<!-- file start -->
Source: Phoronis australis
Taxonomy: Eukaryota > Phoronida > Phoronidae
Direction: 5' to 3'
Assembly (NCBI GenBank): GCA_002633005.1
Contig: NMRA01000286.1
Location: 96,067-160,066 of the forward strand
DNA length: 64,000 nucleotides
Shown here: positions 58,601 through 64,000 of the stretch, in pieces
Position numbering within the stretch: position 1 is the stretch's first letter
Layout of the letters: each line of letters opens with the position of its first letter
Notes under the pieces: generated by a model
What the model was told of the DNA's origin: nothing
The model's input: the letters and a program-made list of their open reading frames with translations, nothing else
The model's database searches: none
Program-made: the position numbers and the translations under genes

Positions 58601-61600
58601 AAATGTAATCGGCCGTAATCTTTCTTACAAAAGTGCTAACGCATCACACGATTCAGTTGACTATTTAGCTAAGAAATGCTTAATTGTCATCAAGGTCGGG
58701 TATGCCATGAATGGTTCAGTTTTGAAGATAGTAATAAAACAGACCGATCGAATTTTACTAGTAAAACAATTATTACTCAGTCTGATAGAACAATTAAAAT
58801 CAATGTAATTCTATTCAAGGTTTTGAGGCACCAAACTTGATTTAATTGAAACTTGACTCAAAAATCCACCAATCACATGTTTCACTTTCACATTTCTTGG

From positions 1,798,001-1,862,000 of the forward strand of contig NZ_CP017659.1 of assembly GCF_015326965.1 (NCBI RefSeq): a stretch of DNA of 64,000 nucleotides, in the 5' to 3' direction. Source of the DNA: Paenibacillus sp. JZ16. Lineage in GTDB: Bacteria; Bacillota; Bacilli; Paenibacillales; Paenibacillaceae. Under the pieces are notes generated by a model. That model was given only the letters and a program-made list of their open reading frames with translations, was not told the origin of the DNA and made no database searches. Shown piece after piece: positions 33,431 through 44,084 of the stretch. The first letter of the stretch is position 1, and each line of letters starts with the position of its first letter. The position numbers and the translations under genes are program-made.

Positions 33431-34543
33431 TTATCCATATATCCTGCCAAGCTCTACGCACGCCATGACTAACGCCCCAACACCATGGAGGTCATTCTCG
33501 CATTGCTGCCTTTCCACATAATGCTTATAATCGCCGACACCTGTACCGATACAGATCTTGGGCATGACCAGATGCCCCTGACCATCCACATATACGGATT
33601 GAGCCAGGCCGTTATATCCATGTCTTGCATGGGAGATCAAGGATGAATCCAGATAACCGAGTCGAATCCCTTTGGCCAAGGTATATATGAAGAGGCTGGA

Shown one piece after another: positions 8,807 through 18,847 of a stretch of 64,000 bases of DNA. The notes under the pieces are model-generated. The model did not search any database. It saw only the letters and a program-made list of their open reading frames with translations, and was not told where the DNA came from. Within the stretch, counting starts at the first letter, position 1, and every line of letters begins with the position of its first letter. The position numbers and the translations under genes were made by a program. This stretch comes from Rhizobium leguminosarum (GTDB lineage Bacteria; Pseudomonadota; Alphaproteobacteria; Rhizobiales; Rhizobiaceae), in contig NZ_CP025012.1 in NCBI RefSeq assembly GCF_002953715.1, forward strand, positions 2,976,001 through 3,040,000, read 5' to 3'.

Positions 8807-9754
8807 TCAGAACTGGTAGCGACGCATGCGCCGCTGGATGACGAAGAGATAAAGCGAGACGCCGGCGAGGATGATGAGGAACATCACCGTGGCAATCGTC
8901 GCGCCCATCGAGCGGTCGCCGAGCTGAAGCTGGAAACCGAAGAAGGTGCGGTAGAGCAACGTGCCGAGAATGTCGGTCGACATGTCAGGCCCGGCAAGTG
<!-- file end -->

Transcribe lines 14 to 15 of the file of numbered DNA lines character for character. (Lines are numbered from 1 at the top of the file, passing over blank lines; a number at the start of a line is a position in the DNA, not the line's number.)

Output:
The model's database searches: none
Program-made: the position numbers and the translations under genes